The phase elements assigned to each pixel with phase swings randomly distributed over the display act as a ground glass and ensure that the eyes no longer adapt to the brightest spot, the light source. This allows a reliable viewing of relatively homogeneous image fields, too.
The present invention thus provides a high image quality is achieved, for both the two-dimensional and three-dimensional (autostereoscopic) representation of information.
For the two-dimensional representation, the semi-images are taken from two-dimensional information, e.g. every second column for the left and right eye, respectively (at the known alternation of assignment after each scanning), and subsequently, as deviated onto both eyes and collimated, so that a highly visible two-dimensional image with the highest resolution given by the transmission display and great brightness is composed.
Compared with the usual viewing, the present invention provides a channelling of the light from the display to a small viewing angle. In this way, the greater part of the energy which otherwise is required for illumination can be saved. Moreover, viewing is possible only within this viewing angle. Here, above all, applications for laptops are realized.
With one and the same optical system used in television engineering it is possible to offer two different TV programmes to two or more persons at the same time. For that, the two image contents, containing two semi-images each, are synchronously activated sequentially with the light corresponding to the semi-images for the viewers. More than two TV programmes may be offered to several viewers at the same time. If all the viewers watch the same programme, no sequential switching-over will be required. The two semi-images are offered by activating the light.
Two or more viewers can see only the pictures which are contained in the projections to the viewer's eyes. This means, the images are not accessible to any other persons or any other viewing and the images for two or more viewers do not superimpose. This can be used advantageously. So, information may be put in and transmitted through a laptop, without other persons being able to look at that information. Interesting potential applications are cash dispensers, the banking industry, the transmission of confidential information from business and media.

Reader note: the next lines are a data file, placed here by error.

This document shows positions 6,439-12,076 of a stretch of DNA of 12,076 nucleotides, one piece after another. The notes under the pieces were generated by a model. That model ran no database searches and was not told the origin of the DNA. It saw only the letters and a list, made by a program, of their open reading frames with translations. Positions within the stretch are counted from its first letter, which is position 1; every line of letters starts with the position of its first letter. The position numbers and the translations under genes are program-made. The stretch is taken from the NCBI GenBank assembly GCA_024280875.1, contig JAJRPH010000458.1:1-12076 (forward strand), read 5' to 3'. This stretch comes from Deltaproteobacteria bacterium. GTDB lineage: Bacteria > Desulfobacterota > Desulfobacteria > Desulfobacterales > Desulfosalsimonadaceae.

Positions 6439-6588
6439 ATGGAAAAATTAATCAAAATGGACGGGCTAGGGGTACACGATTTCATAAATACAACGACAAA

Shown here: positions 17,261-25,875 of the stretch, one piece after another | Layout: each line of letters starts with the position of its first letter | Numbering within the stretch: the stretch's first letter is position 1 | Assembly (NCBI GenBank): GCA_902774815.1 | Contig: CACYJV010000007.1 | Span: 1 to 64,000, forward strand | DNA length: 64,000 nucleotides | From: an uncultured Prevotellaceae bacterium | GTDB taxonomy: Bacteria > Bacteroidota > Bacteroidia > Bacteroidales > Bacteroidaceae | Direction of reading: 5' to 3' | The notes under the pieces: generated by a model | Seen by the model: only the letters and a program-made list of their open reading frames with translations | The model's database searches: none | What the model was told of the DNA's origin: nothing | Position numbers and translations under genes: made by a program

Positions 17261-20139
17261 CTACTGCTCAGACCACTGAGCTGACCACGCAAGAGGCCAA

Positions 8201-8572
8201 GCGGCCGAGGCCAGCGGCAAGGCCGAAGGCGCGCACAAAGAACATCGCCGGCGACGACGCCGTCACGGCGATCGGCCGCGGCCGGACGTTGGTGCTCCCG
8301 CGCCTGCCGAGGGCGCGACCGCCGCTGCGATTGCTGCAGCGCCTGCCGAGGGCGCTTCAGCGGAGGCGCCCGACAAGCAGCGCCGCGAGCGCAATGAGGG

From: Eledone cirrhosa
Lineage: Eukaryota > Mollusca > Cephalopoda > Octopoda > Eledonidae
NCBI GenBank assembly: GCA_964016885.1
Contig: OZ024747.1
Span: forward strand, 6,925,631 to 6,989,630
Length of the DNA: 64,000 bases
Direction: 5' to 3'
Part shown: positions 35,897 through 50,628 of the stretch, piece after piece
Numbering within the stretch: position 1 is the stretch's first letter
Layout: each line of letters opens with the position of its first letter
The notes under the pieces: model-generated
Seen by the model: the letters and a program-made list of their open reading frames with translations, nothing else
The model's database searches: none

FIG. 1 shows an optical system for one viewer according to the present invention;
FIG. 2 shows a section of an arrangement of phase mask, transmission display, prism mask and focussing optics for one viewer according to the invention;
FIG. 3 shows an arrangement similar to that of FIG. 2 according to an embodiment the invention, wherein, however, the phase mask and the prism mask are grouped together into a combined mask;
FIG. 4 shows an arrangement according to an embodiment of the invention similar to that of FIG. 2, wherein, however, the phase mask, the prism mask and the focussing optics are grouped together into a combined mask;
FIG. 5 shows an arrangement according to an embodiment of the invention, wherein the function of the focussing optics is taken over by the collimating optics;
FIG. 6 shows an arrangement according to an embodiment of the invention for a moved viewer;
FIG. 7 shows an arrangement for two viewers according to an embodiment the invention;
FIG. 8 shows an arrangement according to an embodiment the invention for the viewing of two-dimensional scenes with an increased viewing angle;
In FIG. 1 the optical system consists of a light source 1, a collimating optics 2, a phase mask 3, a transmission display 4, a prism mask 5 and a focussing optics 6. After collimation, the light of the light source 1 passes parallel through the phase mask 3 and the transmission display 4. Then it is split into two directions by the prism mask 5 and focussed onto the eyes 7r and 7l of the viewer.